I’ve tried this a few times, but I think this time, with the help of the kids and my sweet wife, we’ve got it right for our family. Here’s our Family Kanban Board – our family job chart (not Kanban for Creative of Knowledge Work).
We have a big family – we’ve adopted a bunch and we’re very thankful for our chance to be parents. We’ve got great kids.
But, because we have a big family, things get messy, busy, and we need everybody’s help to make this household run smoothly.
When something needs to get done, it’s either done through talking, then eventually yelling (not really), but that isn’t good for parents or for children. A core value we want to live is respect for the children.
Root Cause: since nobody really knows their job, or when to do it, it leads to confusion, argument, and lack of direction.
Our family needs something that is visible, without equivocation, and shows the Person, Jobs, Day, and Status. So, we created a Kanban Family Job Chart:
Simply put, a Kanban is a sign or a card with instructions of what to, when, and how much. At Toyota, Kanban cards are very low-tech: they literally are cards with laminate on them and instructions for material release or work instructions.
If you ever get to visit a Toyota facility, you will see clothes lines connecting processes to each other. The clothes line is used to pass Kanban cards. For example, if a downstream process needs more material, that process can pass a Kanban Material Release card to the upstream process via the clothes line concept. Low-tech, but it works.
Kanban Family Job Chart
Our Kanban Family Job Chart has several elements that are important to discuss.
It is important to recognize the people on your team, by name and by face. This makes things Human and, we all know, that a pillar in the Toyota Production System is Respect for People. Even more so in a family.
Jobs or Tasks (What)
The element of jobs and tasks are next. For us, it was best to create various jobs on magnets, giving us the flexibility of moving jobs around as needed and when needed.
Day of Week and Status (When)
Knowing when a job is done is critical for everyone in the family. Because the impetus is on the person to indicate when something was done, it eliminates the micro-managing that often happens in families, work, and in every organization. For a family, this eliminates nagging. When a job is done, simply move the magnet from Red to Green.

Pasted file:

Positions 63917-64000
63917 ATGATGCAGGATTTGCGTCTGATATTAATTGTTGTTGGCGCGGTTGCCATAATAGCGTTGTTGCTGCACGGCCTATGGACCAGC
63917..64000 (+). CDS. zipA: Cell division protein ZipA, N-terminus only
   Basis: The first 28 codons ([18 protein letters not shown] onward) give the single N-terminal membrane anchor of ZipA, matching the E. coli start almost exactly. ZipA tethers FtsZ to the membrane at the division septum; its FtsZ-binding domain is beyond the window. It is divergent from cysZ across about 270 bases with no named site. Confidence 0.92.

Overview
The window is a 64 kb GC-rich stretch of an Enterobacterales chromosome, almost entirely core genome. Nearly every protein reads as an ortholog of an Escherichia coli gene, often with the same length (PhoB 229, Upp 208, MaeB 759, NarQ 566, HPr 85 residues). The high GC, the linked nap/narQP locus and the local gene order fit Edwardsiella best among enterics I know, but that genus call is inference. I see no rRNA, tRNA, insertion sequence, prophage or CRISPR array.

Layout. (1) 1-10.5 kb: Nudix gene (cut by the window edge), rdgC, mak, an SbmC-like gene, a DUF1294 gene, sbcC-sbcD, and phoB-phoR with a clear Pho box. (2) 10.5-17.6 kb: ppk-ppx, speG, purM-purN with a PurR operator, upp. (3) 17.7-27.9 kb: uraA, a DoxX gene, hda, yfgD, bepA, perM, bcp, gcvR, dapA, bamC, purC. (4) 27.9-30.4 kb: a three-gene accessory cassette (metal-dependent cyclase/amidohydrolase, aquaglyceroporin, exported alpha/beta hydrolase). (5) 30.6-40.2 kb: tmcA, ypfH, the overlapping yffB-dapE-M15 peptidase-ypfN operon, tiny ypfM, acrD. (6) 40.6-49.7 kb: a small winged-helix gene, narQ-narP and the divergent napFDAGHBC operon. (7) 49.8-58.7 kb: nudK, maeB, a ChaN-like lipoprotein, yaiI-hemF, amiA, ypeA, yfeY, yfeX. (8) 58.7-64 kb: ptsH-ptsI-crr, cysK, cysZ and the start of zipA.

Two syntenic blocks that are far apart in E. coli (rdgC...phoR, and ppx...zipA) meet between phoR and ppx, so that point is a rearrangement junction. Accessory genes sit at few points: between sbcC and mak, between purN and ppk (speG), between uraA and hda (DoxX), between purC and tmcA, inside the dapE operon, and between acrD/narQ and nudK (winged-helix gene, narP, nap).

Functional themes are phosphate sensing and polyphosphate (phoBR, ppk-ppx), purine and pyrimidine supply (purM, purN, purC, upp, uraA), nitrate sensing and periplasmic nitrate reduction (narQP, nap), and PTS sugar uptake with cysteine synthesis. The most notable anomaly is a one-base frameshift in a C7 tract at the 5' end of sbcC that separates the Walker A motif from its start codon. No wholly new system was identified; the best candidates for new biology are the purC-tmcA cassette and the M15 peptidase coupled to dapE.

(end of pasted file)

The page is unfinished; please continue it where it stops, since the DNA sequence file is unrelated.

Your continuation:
A Few Concepts at Play
Agile, Scrum, and many other folks are now using the concept of the Kanban in their respective worlds. This is good. What is important is practice over theory, as Taiichi Ohno said many years ago.
- Visual Management provides instruction
- Visual Management conveys information
- Visual Management provides immediate feedback
- Visual Management quickly exposes abnormalities in a process or work area
- Visual Management quickly conveys progress or lack thereof
Respect for People:
The Kanban Job Chart conveys information and instructions so that Mom and Dad don’t have to. When Mom or Dad have to convey the information, it usually ends-up as nagging. That approach is irritating, disrespectful, and polarizes people. We want, instead, to teach self-reliance, demonstrate our trust in the kids, and help them grow in their own terms, but with our loving guidance.
We also have to make sure that the job is equal to the capability of the child – their mental capacity, hand size, strength, etc.
I Work Too:
Yes, while my face is not on the Job Chart, I have jobs – believe me – I have a lot of jobs.
Become a Lean Six Sigma professional today!
Start your learning journey with Lean Six Sigma White Belt at NO COST
Scott Edwards says
Awesome. I’ve attempted a similiar board but I like the size of your boxes. Mine are small and thus only fit a few jobs. Why limit them to 3? 🙂 You can see my example in the background of this pic of my daughter and her recent science project. http://www.flickr.com/photos/fubeka/4134050492/ Definitely going to make the boxes bigger! Love your posts, always enjoy the read.
WoW! How long have you had this “implemented”? I’ve seen similar boards on Nanny TV-series, but wonder how it works as time goes by. Also, how do you keep the youngest children from playing with the magnets? (Maybe this is saying more about me and my family – we only have two kids…)
I really like your blog! BR /Anna
Like the board! And the job list. Can’t wait to make my own… This is way better than a chore wheel, because they make tracking easy and transparent. 😀
What a great board! I’ve started to use Personal Kanban (along with a series of Weekend, Morning and Evening Checklists) to arrange our lives better, too. Ours is still very rudimentary – currently paper cards stuck on the fridge with magnets – but the classes of services and task types are already emerging and we’re seeing all starting to see the structure of our lives more clearly. And getting more done. Please post more about this – is your board still going strong?